Getting back to the songwriting process, I was wondering if that was something that you’ve approached in kind of the same way since the inception of the band or has that evolved? Do you tend to write certain electronic sections first and build around that or do you add in these elements after the general song’s framework has been created?
Yes, I mean definitely evolved. You know from the first album it was very much Rou who was doing the majority of the writing. As we, me and the other guys have gotten more confident going forward with all of that, that’s changed. Rou is still a very creative guy but there’s no real way we write music, there’s no real set formula if you will. So it very much can be like you say an electronic riff that one of us has been working on or it can be a guitar riff, and then it’s just a case of sending the demos around to each other. We work on them ourselves and write our ideas into them and we get together and see where we’re at.
Very cool. So it blooms around kind of an idea that one of you might simply have and then stitch it together.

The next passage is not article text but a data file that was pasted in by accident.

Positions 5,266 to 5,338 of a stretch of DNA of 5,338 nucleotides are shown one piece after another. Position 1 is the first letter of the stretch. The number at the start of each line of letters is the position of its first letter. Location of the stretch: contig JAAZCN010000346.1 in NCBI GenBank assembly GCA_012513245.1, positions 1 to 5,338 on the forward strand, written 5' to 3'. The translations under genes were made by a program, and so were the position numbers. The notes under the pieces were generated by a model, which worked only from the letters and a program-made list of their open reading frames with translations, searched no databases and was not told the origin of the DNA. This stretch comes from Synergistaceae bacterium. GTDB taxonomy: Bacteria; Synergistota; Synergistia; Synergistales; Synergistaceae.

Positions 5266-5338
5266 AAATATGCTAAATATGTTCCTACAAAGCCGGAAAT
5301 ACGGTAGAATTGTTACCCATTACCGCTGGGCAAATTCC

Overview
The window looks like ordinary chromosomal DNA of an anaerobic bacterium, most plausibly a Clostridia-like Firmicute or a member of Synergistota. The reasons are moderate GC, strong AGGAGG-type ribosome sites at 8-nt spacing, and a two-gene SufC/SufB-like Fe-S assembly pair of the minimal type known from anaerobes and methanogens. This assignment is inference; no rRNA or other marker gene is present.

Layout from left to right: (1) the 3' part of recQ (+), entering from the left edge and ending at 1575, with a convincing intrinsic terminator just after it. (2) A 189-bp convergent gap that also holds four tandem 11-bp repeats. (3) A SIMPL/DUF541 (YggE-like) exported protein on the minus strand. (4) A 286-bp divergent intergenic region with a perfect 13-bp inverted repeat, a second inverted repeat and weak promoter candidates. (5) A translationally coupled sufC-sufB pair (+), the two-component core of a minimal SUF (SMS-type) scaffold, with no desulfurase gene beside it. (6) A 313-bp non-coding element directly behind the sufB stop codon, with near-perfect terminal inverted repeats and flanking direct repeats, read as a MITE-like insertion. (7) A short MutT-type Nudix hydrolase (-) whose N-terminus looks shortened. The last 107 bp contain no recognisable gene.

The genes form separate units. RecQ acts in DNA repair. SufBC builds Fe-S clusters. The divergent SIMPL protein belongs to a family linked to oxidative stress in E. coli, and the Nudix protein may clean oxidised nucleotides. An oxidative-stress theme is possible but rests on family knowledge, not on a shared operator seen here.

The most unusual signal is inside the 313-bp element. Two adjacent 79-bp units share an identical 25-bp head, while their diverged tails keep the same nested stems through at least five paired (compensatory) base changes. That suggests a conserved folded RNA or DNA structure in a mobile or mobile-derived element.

Yeah, quite simply. Lyrics normally are the last thing that go in and purely for the reason that I think it takes a while for us to really know what direction the song is going musically. I think once we are okay with the arrangement and the feel that we’re getting from the song, only then can we sit down and go ‘hey what is this making you feel? Is it more of an emotional angry song or is this more soundscape, beautiful kind of feel?’ so only then can you really find the lyrics that are going to set that emotion.
Very cool that’s a very interesting way to approach the lyric writing and I think that works very well because you do have to sort of analyze what type of song you’re creating.
Yeah, well I think music is always gonna make you feel one way or another. That’s what’s great about music, is the emotions it can draw from people. So if you focus on what emotions it’s making you feel and then you can base the lyrics on something that’s gonna make sense along those lines, that’s the way we’ve always done it anyway.
I think it’s working, I think it’s working out. Okay so lastly, after this run of US shows, what’s next for you guys?
Uhm, ah, you’re testing me now mate (laughs). I believe we’re back home after the states for a bit, and we go into some European festivals and then after the summer I think we’ve got some shows lined up, I don’t believe they’ve been announced yet so you’re gonna have to keep your eyes peeled, but we’ll be busy up until I think October and then we’ll be winding down and starting to write again for album number 5.
That sounds great man. Thank you so much Chris, for talking with me today on behalf of Mezzic.com. I really appreciate it.
No problem at all. Make sure you come say hello in Los Angeles.